The procedure is the same whoever is driving. The registered keeper of the vehicle will be sent a Notice of Intended Prosecution (NIP), detailing the offence. Plus, a document called a Section 172 notice. Whether you agree with the NIP or not, within 28 days you must complete the Section 172 notice declaring who was driving the car at the time of the offence.
The driver will then receive either an option to attend a speed awareness course if they have not been convicted of any other speeding offences in the past three years and have been caught driving over 10% plus 2mph of the limit, but below 10% plus 9mph. In a 30mph zone, this means anything between 35mph and 42mph, while in a 70mph zone it means anything between 79mph and 86mph. (These figures are only guidelines and different police forces may set different limits.)
In most other circumstances, they are likely to receive a and a minimum of three penalty points.
What happens to an ADI whose pupil breaks the speed limit?
Usually nothing! Learners accept that they exceeded the speed limit, accept the punishment and the matter ends there.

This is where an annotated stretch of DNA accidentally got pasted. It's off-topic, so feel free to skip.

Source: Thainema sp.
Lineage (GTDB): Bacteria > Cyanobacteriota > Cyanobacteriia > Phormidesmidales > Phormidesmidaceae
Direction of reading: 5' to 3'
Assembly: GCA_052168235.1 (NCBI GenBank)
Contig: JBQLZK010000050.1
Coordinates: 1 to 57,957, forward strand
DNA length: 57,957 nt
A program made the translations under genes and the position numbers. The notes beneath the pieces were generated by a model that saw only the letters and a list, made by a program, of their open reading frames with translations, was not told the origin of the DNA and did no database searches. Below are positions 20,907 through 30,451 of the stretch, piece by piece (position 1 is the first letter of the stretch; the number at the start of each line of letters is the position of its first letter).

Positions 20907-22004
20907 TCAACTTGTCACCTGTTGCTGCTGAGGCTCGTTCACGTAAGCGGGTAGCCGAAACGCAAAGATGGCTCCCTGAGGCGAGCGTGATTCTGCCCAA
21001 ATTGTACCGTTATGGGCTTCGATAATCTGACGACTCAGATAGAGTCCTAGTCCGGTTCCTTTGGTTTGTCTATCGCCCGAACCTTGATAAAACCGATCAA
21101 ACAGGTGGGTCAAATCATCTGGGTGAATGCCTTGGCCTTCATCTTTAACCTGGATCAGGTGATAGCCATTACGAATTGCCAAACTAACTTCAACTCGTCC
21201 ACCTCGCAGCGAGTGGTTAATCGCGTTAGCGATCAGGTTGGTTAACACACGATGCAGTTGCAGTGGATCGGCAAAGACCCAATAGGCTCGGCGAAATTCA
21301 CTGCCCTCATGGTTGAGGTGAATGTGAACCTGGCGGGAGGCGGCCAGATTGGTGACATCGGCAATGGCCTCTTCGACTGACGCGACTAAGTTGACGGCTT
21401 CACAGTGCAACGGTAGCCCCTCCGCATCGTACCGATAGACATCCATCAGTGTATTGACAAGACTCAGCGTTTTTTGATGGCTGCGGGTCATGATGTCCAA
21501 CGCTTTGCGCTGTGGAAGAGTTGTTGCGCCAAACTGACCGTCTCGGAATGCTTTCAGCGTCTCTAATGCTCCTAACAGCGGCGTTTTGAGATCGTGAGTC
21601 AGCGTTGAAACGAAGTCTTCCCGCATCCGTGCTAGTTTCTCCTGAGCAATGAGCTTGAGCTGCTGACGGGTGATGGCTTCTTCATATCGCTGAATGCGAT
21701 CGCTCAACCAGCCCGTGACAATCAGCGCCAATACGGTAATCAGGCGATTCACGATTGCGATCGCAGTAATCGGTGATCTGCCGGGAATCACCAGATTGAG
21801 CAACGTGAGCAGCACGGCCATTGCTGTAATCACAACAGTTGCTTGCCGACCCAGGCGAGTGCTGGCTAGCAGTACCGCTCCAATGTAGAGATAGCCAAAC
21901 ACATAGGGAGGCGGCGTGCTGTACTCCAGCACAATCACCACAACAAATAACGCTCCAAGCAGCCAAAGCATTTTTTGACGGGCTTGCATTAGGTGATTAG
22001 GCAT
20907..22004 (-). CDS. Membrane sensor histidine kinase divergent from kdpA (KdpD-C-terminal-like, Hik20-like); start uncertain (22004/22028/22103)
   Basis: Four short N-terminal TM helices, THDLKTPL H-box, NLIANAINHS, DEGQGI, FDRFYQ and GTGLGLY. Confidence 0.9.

But not always! Every so often a learner, their mum, dad, boyfriend or other interested party kicks up a fuss. This does nothing to help the learner, they have still committed the offence and will still be punished. However, the instructor is now in a somewhat invidious position. A professional driver trainer clearly has a duty of care to their client defined as a legal obligation to safeguard others from harm while they are in your care, using your services, or exposed to your activities. To ameliorate the situation some ADIs offer to pay the pupils fine or the cost of a speed awareness course.
In some cases, police attention is brought to instances of learners speeding or committing other moving traffic offences. I have never heard of an ADI being charged with the aiding and abetting a learner to break the law after all instructors don’t have dual accelerators. However, there is also the offence of causing or permitting an offence to take place.
For these offences, the endorsement codes are like those for the original offence, but with the number 0 on the code changed to 4.
For example, if an instructor permits a client to exceed the speed limit he might end up with an SP34 endorsement on their licence, a fine and 3 to 6 penalty points. In a worst-case example, say client traveling at 60 mph in a 30 mph speed limit the instructor could be disqualified from driving.